Trump's Second Impeachment Trial To Begin In February

The House will transmit the article of impeachment against former President Donald Trump on Monday, Senate Majority Leader Chuck Schumer announced.

The House will transmit the article of impeachment against former President Donald Trump to the Senate on Monday, triggering the start of his second impeachment trial, Senate Majority Leader Chuck Schumer (D-N.Y.) announced Friday.

However, the actual impeachment trial won’t begin until Feb. 9 in order to allow time to confirm President Joe Biden’s Cabinet nominees and pass additional coronavirus relief.

“There will be a trial, and when that trial ends, senators will have to decide whether Donald John Trump incited the insurrection against the United States,” Schumer said in a floor speech, referring to the violent mob that ransacked the Capitol earlier this month.

According to the Constitution, the Senate had been required to begin the impeachment trial at 1 p.m. the day after the article was transmitted from the House, but there’s an exception if a different schedule is set by unanimous agreement. The chamber will begin the formal process Feb. 8 by receiving the House impeachment managers and reading the impeachment article, then the actual arguments will start.

Senate Minority Leader Mitch McConnell had proposed the later start date to the trial in order to allow Trump more time to organize his defense. The Kentucky Republican, who has left the door open to voting to convict Trump, said on Friday that the former president is owed a “full and fair process,” adding that he deserves “due process” after a quick impeachment vote in House.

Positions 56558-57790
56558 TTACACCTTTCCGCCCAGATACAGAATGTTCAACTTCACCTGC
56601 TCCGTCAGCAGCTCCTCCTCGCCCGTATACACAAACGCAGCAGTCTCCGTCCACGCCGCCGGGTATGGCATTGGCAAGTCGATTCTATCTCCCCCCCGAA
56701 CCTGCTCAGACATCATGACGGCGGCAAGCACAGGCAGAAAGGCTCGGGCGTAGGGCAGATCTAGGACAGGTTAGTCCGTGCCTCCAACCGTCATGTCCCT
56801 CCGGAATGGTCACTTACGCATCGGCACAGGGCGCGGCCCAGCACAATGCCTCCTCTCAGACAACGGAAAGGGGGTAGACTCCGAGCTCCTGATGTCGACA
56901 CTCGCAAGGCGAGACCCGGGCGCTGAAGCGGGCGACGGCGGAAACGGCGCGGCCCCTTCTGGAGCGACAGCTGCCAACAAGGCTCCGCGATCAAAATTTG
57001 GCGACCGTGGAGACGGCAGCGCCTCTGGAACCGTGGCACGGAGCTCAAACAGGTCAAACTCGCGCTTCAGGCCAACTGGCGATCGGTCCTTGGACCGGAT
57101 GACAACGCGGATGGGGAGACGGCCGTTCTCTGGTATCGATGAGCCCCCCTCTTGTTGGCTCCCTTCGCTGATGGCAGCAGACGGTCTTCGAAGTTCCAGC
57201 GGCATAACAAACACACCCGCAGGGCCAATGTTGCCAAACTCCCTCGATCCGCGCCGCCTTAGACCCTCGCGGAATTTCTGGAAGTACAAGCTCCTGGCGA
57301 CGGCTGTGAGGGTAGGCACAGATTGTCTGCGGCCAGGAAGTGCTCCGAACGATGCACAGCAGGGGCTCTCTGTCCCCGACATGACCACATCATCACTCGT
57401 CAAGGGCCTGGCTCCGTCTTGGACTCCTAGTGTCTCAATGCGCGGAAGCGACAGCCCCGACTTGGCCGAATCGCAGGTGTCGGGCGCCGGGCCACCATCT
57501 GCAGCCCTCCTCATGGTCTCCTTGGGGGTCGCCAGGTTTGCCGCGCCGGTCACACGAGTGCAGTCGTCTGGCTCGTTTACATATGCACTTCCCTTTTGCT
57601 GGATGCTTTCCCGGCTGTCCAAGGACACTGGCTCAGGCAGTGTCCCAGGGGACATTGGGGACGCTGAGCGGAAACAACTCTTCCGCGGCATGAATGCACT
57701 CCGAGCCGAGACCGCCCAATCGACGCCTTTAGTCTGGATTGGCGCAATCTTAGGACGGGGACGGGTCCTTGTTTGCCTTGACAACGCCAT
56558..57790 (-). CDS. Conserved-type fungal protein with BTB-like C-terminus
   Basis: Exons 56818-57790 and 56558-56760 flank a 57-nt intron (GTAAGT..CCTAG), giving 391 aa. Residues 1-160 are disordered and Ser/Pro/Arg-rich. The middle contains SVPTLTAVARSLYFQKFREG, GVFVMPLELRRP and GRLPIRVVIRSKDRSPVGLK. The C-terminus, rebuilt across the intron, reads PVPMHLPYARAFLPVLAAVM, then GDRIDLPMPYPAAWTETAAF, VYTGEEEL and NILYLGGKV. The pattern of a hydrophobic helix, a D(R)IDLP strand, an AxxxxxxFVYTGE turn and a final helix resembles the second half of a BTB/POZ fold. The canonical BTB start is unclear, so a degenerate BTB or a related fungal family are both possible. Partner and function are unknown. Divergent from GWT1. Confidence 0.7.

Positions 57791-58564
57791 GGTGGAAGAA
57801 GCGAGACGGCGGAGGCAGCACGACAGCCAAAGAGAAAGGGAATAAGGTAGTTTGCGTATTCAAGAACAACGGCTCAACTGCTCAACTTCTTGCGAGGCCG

Democrats view the case against Trump as more open-and-shut. They say his words before and during a rally in Washington on Jan. 6 incited a violent mob to storm the U.S. Capitol in hopes of stopping the certification of Joe Biden’s presidential victory.

“It makes no sense whatsoever that a president, or any official, could commit a heinous crime against our country and then be permitted to resign so as to avoid accountability,” Schumer said Friday.

The bar for conviction in the Senate is extremely high: two-thirds of the chamber. Many Republicans have already come out against voting to convict Trump on procedural grounds, arguing that doing so is unconstitutional because the trial will occur after Trump has left office. However, there is some precedent for Congress impeaching officials even after they have stepped down.

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